Between the judiciary, government, army, and others in the news these days, there are some fascinating examples on how to walk a tightrope. Observe the memogate proceedings. While the army and judiciary continue to emphasise the need to investigate the anonymously authored paper that saw Mr Hussain Haqqani lose his job, the government nicely balances out the pressure on the President by claiming immunity. The Supreme Court responds with a firm reminder, that this immunity may only be claimed if so ratified by the Supreme Court, who has not yet been sent any such request. The PML-N gleefully chimes in as the bacha jumhura, only too happy to help increase pressure on the government. Mansoor Ijaz, whose accusations against Mr Haqqani cost the latter dearly, also accuses General Pasha, for supposedly having tried to lobby support among the Gulf States to oust the civilian setup.

With no appetite for another era of military rule, the public continues to display a tremendous amount of resilience in the face of crisis after crisis, to still continue to wait for the general elections. Traditional “quick-fixes” will not be available this time, to those unhappy with the state of affairs. As there is a consensus between all institutions that, at least a façade of, democratic governance must at all times be maintained, attention has shifted to the 2013 elections. With the screws being tightened on the government – memogate, NRO judgement, and presidential immunity application – these elections are now commonly being referred to as the 2012 general elections. October 2012, specifically!

Political parties have begun campaigning, television channels have formed election cells to plan their coverage, even the President in his latest interview hinted that elections will, indeed, be held later this year. All indications that the desire for a democratically elected government to complete a full term, albeit with elections as soon as legally possible and, perhaps, a new alliance in power after them, is translating into reality.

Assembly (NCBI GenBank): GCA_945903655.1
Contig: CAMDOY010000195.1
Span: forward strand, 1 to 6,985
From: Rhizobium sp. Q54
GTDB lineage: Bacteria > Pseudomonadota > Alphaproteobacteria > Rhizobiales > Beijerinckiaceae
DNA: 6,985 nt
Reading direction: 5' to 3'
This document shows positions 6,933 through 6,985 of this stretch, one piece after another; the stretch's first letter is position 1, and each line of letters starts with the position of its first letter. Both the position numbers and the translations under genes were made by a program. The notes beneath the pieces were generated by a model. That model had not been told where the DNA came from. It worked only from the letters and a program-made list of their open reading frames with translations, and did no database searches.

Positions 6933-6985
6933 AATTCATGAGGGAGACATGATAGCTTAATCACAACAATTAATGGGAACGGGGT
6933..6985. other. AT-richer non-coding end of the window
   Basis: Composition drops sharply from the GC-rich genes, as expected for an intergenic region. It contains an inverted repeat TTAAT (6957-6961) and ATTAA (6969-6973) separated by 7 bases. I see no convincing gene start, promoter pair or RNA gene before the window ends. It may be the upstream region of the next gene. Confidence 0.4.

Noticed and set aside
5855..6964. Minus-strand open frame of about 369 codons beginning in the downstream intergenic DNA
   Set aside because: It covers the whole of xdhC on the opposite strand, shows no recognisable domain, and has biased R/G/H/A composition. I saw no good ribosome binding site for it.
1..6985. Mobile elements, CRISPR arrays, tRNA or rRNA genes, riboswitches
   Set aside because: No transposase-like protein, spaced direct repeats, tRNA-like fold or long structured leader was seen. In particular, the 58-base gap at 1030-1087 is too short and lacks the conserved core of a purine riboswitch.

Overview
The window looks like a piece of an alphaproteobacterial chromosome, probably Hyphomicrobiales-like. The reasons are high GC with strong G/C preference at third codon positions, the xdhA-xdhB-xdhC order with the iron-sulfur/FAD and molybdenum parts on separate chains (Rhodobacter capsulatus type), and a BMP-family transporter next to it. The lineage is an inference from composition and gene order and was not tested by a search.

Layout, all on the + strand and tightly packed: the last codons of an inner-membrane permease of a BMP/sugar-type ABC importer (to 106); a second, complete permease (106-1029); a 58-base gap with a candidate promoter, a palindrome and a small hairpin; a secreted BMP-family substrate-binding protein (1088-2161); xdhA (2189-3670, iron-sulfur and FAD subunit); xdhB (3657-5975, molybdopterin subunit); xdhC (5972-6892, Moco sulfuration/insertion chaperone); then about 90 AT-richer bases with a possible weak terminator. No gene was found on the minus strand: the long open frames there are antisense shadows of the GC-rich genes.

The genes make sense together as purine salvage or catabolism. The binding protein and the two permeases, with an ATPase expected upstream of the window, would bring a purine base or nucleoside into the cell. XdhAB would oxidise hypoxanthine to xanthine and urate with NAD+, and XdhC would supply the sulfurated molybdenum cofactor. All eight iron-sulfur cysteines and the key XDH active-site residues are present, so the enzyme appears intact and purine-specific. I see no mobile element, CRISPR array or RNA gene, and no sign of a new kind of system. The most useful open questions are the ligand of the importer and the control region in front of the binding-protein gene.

Similarly, the difficult Pakistan-US relationship that the Foreign Office is having to navigate, is similar to attempting to walk with a giant without getting crushed. Although Pakistan is the largest recipient of US military assistance, its interests as defined by the necessity of the Iranian gas pipeline to fulfil its energy shortages as soon as possible and a friendly (even submissive) Afghanistan, among others, do not appear to be in sync with the USA’s interests in the region. While we continue to remain allies in the war on terror, NATO supplies are as yet suspended and Pakistan continues to complain of less-than-full payment for losses borne in the war.

With pundits winking and pointing to January 10, the last date of implementation of the NRO verdict, as the beginning of the end for the PPP-led government, this is a fairly exaggerated prediction. There is no doubt that from now until the elections, the pressure on the civilian setup will only increase, to keep them ‘committed’ to the idea. Come election time, with the PPP in power in the Senate, as is likely to happen according to present-day numbers, will a PPP-led majority in Parliament be acceptable for a second term? No one party will win the election by a mandate heavy enough to form the government on its own. The result will be a desperate scramble to form alliances and establish a majority.

While we continue to witness several fine balancing acts, negotiating various tightropes, let us take a minute to appreciate that this signifies something going right. There have been many opportunities in the last few months for our delicate democratic setup to be shown the door. It is a combination of good fortune, sharp survival instincts and public pressure that has kept the system going. Here’s hoping for just a few months more, just enough for us to reach the other end of the tightrope. Just a few months more…….without the tightrope snapping and all the actors plunging to the ground.